Harbour spill remains mystery, GPC points to coal fines
AN INVESTIGATION by the Gladstone Ports Corporation into photographs of an alleged oil spill in Gladstone harbour has revealed the substance to be coal fines.
Coal fines are the small particles of coal material that are washed-off the coal during the preparation plant process.
The GPC could not pin-point what caused coal fines to be in the water on Friday.
A GPC spokeswoman said it was suspected the material had spilled out from one of the wharf's sample plants.
GPC said sample plants were operated by external parties on behalf of coal customers.
"Whilst situated on the wharf, (they) are not operated by GPC," she said.
GPC said it had invested $5.4 million to commission the first of three phases to completely seal sample plants on its wharf, along with other environmental improvements.
This project has three phases with the first expected to be complete by end 2013.
Maritime Safety Queensland confirmed Friday's spill, identified by a concerned local, was never officially reported.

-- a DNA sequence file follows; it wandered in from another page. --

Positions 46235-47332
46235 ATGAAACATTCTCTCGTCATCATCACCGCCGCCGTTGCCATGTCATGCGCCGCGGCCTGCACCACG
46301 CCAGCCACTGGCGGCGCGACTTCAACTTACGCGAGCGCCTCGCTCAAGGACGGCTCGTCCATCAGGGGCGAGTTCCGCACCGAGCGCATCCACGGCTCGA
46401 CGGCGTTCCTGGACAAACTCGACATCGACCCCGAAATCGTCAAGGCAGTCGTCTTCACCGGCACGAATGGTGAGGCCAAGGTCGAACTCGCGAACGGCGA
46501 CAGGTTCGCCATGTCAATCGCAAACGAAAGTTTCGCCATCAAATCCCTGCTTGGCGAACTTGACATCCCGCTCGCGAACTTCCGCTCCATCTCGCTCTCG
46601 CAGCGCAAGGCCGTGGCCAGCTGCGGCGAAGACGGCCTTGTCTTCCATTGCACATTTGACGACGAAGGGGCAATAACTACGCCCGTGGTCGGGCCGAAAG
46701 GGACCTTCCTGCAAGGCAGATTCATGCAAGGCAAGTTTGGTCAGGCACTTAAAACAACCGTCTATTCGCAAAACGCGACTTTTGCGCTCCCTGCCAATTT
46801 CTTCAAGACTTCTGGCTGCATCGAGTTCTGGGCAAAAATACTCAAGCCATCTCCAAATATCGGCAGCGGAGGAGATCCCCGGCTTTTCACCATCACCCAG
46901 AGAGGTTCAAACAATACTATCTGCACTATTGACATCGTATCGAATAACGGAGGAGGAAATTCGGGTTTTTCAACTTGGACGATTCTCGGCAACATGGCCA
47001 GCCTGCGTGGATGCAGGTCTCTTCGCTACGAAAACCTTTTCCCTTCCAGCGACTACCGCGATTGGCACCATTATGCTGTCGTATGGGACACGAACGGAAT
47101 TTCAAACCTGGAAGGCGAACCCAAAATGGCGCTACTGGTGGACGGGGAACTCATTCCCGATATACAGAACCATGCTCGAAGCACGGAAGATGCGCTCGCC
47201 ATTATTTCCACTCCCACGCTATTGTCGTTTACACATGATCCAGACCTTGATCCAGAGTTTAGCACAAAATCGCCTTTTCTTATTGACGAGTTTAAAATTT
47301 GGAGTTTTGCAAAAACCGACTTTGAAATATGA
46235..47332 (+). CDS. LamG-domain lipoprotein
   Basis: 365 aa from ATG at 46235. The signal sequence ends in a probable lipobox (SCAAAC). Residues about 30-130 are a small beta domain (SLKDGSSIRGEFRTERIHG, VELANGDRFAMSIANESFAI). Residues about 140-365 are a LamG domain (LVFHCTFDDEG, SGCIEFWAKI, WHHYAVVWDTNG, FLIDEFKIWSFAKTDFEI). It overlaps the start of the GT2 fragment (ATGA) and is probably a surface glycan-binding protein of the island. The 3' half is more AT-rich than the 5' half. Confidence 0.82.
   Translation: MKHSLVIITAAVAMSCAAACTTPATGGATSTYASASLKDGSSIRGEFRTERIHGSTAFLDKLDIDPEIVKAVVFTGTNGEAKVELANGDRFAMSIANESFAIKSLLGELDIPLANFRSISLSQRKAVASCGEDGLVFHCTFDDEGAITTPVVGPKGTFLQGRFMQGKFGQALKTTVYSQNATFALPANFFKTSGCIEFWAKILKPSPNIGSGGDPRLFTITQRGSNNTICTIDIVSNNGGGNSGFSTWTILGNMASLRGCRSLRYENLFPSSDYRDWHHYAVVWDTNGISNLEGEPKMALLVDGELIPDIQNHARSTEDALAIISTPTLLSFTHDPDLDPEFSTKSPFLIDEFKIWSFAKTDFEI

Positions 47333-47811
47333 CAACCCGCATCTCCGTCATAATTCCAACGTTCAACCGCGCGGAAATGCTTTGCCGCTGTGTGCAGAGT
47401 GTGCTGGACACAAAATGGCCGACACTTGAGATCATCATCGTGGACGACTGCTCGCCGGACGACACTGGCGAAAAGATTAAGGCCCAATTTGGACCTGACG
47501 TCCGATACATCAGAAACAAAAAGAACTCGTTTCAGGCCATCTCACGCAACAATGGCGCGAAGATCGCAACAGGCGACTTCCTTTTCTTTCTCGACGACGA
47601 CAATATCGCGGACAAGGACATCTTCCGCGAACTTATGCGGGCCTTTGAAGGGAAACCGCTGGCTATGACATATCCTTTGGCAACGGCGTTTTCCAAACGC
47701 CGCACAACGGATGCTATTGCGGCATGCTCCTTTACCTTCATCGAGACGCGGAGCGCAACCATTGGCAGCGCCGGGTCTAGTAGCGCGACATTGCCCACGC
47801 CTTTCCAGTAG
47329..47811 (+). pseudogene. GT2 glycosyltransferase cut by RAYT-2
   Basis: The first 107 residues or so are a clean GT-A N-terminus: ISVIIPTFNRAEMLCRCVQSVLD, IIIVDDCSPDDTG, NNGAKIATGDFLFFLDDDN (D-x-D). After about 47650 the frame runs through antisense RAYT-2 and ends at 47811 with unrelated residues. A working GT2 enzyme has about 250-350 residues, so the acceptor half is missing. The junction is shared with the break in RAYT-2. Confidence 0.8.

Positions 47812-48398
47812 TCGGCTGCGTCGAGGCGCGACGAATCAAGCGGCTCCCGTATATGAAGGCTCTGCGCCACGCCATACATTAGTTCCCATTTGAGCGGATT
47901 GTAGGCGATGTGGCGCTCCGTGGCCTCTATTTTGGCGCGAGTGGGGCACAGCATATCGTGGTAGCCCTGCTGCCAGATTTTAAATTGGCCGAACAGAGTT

A spokesperson for MSQ said public reporting of possible pollution incidents were important in order to identify the contaminant and, if required, start a clean-up or investigation.
GPC said although MSQ was responsible for all water-based spills in the harbour; investigations were carried out for all reported incidents and were recorded in their management system.
"Once an incident is reported, GPC will act as their first strike response and report back to MSQ in order for them to react appropriately," a GPC spokesperson said.
GPC said harbour oil spills were rare, usually minor and many remained unresolved.
It said spills were the result of oil leaking from vessels, or from commercial activities.
AB Marine services owner and operator Adam Balkin, who used to work for the GPC as an oil spill responder, said it was important the community report any spills or toxins in the harbour.
He said oil spills were not taken lightly.
"It is uncommon for big oil spills to not be reported," he said.
"There are strict guidelines in place to make sure people do report, because if you don't the penalty is worse."
The penalty for deliberately discharging oil or chemicals into Queensland waters is $550,000 for an individual and $11 million for a corporation.